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Stressing Out the Hormonal Balance

Generally speaking stress means pressure or strain, which, our busy lifestyle is subjecting us to on a daily basis. It can be physical, emotional, or psychological, but everyone experiences stress at times. How well we cope with stress depends on a number of factors, one of which is hormone balance.  The body's experience of stress is carefully mapped out by a series of hormone responses.

The changes that happen during moments of stress can be very helpful when they happen for a short time. The adrenal glands are small glands that sit on top of the kidneys and produce different hormones. Under stress, the adrenal glands produce the hormone cortisol along with the catecholamine hormones adrenaline and noradrenaline. When this happens for a long period of time, producing too many stress hormones can affect your health. Because more than 70% of disease is believed to be stress-related; early identification of the effects of chronic stress is an important step in reducing the incidence of chronic disease.

Since cortisol plays a role in a variety of positive functions in the body including regulating glucose metabolism, blood pressure, immune function and inflammatory response it is important to learn how to manage your stress levels. Well managed stress levels can also help you maintain a healthy weight and provide you energy when you really need it. Otherwise, you may start experiencing symptoms you don’t even realize are indications of adrenal fatigue or burn out.

Here are four ways cortisol affects your health that may indicate an imbalance:

  Your cardiovascular system is directly affected by cortisol levels. Increases in blood pressure, heart rate, and your level of cholesterol and triglycerides in your blood are impacted by stress and are risk factors for cardiovascular disease (CVD). In men, elevated hair cortisol levels may predict future risk for heart disease and in individuals who have been diagnosed with heart disease and type II diabetes high hair cortisol levels are more common than in a normal healthy population.
  Chronic stress may lead to adrenal glands overproducing cortisol which can contribute to irritable bowel syndrome (IBS) by compromising digestion and absorption functions. Indigestion develops and the mucosal lining becomes irritated and inflamed. The flux of estrogen and progesterone in women may also play a role in IBS as well as it can make a woman’s gallbladder empty more slowly and increase the cholesterol in her gallbladder, doubling her risk of developing gallstones.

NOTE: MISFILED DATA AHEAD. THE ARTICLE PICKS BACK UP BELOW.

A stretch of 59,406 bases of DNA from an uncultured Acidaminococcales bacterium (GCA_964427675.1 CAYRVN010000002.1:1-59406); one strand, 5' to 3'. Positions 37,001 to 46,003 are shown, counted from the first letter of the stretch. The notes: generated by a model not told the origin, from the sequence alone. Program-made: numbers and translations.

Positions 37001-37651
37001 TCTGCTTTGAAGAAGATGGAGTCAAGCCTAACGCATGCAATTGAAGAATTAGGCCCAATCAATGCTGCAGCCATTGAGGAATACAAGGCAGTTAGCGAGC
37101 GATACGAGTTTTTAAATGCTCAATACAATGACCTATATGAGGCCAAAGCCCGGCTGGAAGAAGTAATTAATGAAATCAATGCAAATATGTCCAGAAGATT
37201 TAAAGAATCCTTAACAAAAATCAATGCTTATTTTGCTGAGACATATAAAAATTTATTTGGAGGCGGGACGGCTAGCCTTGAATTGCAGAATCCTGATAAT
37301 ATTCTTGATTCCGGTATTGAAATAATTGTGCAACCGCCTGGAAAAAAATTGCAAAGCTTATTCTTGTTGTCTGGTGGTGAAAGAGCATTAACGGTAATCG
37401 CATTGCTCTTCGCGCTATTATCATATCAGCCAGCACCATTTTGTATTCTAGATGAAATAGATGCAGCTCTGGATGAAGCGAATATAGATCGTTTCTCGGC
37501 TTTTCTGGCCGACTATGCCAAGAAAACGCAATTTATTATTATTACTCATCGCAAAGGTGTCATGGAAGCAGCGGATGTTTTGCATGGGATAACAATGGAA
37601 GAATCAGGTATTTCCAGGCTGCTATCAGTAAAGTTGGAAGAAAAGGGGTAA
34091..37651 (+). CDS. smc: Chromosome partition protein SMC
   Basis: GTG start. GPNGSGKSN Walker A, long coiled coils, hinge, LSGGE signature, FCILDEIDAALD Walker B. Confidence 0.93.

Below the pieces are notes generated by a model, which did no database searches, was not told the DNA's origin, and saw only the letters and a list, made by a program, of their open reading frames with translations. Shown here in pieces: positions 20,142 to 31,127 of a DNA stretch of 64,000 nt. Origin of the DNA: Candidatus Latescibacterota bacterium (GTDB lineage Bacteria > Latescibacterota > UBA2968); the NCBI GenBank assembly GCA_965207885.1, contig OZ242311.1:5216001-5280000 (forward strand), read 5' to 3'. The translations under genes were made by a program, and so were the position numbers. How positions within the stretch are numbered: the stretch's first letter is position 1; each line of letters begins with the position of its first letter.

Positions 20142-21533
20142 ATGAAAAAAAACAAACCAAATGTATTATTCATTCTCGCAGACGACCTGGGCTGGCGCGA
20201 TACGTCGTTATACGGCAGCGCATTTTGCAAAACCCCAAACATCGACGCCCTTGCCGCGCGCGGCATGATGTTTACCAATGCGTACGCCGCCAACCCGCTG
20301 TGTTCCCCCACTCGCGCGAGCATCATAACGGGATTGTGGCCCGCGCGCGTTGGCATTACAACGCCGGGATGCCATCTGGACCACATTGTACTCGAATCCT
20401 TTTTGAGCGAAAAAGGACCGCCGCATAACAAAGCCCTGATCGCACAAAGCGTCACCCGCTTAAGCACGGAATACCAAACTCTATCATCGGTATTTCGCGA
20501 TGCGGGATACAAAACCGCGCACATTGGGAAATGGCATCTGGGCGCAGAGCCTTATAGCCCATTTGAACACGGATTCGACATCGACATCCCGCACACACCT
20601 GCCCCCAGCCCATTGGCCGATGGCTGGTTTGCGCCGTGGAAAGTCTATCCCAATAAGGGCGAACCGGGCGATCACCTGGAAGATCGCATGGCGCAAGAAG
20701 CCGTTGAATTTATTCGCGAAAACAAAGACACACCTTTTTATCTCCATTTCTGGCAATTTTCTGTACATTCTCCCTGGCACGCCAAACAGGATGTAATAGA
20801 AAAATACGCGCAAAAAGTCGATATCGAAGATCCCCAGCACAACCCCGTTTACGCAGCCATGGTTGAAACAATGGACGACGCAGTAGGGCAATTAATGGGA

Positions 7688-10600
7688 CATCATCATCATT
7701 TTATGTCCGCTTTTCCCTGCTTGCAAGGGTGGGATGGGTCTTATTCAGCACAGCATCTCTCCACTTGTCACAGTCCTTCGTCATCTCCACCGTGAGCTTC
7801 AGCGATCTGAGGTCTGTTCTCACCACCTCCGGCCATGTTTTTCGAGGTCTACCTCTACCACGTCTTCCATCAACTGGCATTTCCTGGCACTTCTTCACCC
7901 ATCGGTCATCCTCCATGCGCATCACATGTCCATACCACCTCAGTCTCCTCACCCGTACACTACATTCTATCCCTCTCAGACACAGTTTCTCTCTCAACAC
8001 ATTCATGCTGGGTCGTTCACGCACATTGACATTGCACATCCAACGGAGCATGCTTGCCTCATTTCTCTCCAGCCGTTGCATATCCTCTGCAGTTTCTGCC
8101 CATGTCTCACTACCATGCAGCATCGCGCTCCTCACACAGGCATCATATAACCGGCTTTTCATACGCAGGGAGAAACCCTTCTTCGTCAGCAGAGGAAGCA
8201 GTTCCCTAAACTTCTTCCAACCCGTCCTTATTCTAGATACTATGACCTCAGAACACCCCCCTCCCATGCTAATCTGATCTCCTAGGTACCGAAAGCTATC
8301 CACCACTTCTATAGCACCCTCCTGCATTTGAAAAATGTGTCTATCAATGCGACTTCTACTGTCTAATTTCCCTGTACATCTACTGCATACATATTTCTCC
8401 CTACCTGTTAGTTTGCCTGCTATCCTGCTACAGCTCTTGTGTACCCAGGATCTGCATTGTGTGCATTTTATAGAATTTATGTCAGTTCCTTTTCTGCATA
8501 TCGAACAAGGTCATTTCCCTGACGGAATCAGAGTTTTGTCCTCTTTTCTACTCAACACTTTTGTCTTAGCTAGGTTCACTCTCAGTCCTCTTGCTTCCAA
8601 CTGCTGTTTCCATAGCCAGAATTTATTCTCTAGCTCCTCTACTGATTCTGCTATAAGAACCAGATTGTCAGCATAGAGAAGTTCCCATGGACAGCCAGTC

Repeated elevation of cortisol can lead to weight gain via visceral fat storage. Increased abdominal fat is associated with a greater amount of health problems than fat deposited in other areas of the body. A second way in which cortisol may be involved in weight gain is a blood sugar imbalance. Consistently elevated cortisol over the long term steadily produces glucose, leading to increased blood sugar levels. High blood glucose levels along with insulin suppression lead to cells that are starved of glucose. This results in hunger signals, or cravings, being sent to the brain which often results in overeating. Theoretically, this mechanism can also increase the risk for type 2 diabetes. Cortisol may directly influence appetite and cravings by binding to hypothalamus receptors in the brain as well and can indirectly influences appetite by modulating other hormones and stress responsive factors known to stimulate appetite.
  Cortisol functions to reduce inflammation in the body. However, over a long period of time, these efforts to reduce inflammation also suppress the immune system. Chronic inflammation, caused by lifestyle choices such as poor diet and stress, wreak havoc on the immune system. An unchecked immune system responding to persistent inflammation can lead to a whole host of issues such as an increased vulnerability to colds or other infections, a tendency to develop food sensitivities, an increased risk of gastrointestinal issues and possibly an increased risk of autoimmune disease.

If you think you are experiencing adrenal fatigue or a cortisol imbalance, talk to your healthcare professional about cortisol testing.